This motif of secrecy, in particular, secret religious literature, begins to resemble a very common institution before and during this time: the mystery religion. The fact that the Nasaraeans seem to have been a Jewish mystery religion is made even more interesting, because mystery religions are often thought about in terms of Greek or Egyptian worldviews. Kabbalah is another example of a Jewish mystery religion which is starkly contrasted with Rabbinical Judaism.
Some mystery religions were so secretive, that the punishment for revealing details about them was death. This is why so much information about them has been lost over the centuries – it really is quite lucky that historians and archaeologists have been able to recover anything about them at all.
One of the things we know about these mystery religions is that they commonly featured dramatic depictions, particularly of their hero overcoming death. For example, in the Eleusinian mysteries, there were yearly performances called the “Lesser Mysteries” which included a depiction of Persephone returning from the underworld to her long-dismayed mother, Demeter, thus ending a long drought.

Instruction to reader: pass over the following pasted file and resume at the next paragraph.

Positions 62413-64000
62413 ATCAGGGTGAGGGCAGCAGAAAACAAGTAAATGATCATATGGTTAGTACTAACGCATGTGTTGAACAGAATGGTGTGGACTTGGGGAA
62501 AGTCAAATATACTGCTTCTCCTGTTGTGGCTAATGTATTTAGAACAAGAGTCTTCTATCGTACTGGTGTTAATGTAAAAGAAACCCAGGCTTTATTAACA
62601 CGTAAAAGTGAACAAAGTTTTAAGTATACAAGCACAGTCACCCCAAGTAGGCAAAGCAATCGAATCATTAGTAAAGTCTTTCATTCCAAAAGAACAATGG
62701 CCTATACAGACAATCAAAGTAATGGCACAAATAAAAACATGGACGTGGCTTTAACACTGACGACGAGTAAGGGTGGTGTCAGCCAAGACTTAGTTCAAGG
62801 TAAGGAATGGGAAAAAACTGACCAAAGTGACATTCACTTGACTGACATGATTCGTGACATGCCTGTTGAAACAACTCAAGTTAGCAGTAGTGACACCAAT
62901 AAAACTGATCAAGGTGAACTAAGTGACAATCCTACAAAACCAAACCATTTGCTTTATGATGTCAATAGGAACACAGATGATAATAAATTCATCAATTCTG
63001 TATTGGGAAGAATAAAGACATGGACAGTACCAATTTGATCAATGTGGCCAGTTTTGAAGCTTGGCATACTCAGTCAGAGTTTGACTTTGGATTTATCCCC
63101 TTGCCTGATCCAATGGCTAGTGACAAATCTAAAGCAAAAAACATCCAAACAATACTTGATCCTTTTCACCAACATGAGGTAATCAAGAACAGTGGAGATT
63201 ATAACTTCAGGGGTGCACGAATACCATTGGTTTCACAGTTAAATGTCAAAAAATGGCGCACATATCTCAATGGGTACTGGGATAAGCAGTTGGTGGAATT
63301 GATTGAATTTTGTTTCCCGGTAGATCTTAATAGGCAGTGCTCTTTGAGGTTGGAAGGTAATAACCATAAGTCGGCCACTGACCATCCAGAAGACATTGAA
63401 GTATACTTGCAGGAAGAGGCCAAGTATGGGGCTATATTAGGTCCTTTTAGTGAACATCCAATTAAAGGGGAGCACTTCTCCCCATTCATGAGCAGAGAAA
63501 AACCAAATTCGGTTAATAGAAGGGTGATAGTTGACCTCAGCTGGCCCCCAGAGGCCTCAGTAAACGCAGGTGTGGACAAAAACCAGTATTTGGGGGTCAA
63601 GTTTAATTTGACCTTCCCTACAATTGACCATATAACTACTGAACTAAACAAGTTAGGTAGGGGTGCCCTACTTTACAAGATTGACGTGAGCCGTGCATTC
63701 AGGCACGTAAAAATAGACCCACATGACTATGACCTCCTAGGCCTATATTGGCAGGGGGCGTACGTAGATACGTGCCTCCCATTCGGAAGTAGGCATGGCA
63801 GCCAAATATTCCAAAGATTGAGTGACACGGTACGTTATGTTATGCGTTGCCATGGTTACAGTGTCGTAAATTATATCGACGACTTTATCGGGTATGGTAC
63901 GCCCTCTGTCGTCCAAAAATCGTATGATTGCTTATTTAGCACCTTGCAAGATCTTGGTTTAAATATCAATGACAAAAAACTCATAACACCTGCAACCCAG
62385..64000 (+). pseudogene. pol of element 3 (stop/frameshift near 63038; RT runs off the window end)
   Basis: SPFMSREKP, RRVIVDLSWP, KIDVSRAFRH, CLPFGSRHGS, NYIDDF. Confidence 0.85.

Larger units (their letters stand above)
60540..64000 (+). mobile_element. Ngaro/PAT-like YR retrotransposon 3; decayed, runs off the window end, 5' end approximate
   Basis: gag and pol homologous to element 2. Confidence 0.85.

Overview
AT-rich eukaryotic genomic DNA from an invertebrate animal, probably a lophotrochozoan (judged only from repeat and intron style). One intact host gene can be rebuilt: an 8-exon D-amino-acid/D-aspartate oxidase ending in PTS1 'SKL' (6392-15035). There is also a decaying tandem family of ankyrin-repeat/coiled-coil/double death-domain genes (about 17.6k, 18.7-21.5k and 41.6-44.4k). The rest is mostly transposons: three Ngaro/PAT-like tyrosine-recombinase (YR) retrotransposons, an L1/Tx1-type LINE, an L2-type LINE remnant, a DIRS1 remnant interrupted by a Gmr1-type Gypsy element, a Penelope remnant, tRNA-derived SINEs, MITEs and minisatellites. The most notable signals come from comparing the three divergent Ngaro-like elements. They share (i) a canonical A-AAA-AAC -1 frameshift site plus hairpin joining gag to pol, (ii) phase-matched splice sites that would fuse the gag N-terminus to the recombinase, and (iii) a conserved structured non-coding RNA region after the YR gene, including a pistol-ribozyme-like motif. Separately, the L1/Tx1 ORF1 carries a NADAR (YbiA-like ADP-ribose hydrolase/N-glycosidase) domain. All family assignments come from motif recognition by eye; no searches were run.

The Gospel of Mark follows the pattern of a Greek tragedy, which makes it fodder for dramatic depictions – this includes sparse dialogue, frequent scene changes, and narration. The Apostle Paul even makes reference to such depictions in Galatians 3:1
O foolish Galatians! Who has bewitched you? Before your eyes Jesus Christ was clearly portrayed as crucified.
In terms of the religious environment out of which Christianity emerged, the Gospel of Mark makes it clear that John the Baptizer preceded Jesus; in other words, there was value placed on baptism. This narrows the possibilities of what sort of group that was producing this theology, namely to the Essenes and Hemerobaptists.
It is noteworthy that Epiphanius and Hippolytus described a particular historical character named Elxai who, for some time, was the figurehead of the Essenes, Nasoreans, Nazarenes, and Ebionites (those people who seemed to be Jesus Christ’s original followers).